Geography Colloquium welcomes renowned cartographer

3/2/2010 | By: Skyler Dillon  |

As part of its Geography Colloquium series, the University of Nevada, Reno’s geography department will host lectures from two renowned cartographers in March. The first, given by Nathaniel Vaughn Kelso from The Washington Post, will be Wednesday, March 3, from 4-5 p.m. in room 215 of the Mackay Science Building.

In his presentation “Post-mapping, Deadline and Mash-up,” Kelso will discuss his experiences as an award-winning staff cartographer for The Washington Post, including the unique challenges of producing maps in a deadline-driven journalistic environment. In a discussion with Ph.D.-candidate Cassie Hansen’s cartography students March 2, he will also talk about the information, format and data important to the average map reader.

“With as successful as he’s been, it’s very exciting to have him come and speak,” said Hansen, who was a student of Kelso’s when he was a teaching assistant at Humboldt State University. “He’s really exploded into the cartography world.”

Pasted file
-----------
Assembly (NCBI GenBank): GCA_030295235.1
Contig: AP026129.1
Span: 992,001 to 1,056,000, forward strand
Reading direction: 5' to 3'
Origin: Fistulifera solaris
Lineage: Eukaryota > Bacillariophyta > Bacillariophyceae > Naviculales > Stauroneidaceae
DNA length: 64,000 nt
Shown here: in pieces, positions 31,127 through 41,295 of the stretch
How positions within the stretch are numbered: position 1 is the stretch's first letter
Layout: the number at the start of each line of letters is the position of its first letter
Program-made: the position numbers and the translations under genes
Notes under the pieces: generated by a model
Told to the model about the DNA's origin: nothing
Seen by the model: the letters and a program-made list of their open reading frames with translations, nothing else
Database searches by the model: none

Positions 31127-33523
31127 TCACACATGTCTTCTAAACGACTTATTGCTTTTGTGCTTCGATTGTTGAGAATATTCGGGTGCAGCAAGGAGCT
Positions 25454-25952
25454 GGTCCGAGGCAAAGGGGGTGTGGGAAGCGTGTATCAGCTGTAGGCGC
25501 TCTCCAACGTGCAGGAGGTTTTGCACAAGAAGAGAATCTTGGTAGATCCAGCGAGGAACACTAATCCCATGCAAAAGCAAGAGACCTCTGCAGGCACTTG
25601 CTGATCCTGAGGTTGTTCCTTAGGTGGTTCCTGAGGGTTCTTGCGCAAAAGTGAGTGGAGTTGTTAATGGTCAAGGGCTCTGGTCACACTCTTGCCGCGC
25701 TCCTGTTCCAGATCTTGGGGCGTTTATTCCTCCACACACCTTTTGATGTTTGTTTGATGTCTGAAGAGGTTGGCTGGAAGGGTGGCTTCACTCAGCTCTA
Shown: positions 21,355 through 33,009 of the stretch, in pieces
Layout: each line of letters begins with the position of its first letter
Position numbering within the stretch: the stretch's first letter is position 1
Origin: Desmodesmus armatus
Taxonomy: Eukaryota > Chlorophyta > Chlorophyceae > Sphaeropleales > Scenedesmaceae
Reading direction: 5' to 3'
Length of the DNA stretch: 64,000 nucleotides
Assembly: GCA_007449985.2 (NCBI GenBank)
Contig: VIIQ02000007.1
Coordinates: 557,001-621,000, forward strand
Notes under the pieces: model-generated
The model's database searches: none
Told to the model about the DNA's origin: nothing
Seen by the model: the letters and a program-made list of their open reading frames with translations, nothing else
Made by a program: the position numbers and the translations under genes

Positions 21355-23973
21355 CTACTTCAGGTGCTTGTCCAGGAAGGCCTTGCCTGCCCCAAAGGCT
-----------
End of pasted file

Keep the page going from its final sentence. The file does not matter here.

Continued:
In addition to his work creating maps for The Washington Post’s daily newspaper, Kelso designs interactive graphics for the paper’s Web site. In 2008, he co-developed Natural Earth Data, a source of free vector and raster data available around the world. With the free, public-domain information, cartographers are able to quickly develop accurate and legible maps. Hansen expects his accomplishments to provide a good example for her students to follow as they start their own careers.

“I’m hoping [the students] are inspired by him and the work he’s done, and that he helps them see their own way to get started through internships and summer jobs,” she said.

Nevada’s geography department hosts the Geography Colloquium each spring, welcoming a variety of experts and professionals to speak on campus This year’s series is themed “geographical measures,” and explores the fields of measuring, recording, mapping and displaying geographical data. Cartographer Martin Gamache from National Geographic magazine will speak at 4 p.m. on March 10.

Department of Geography


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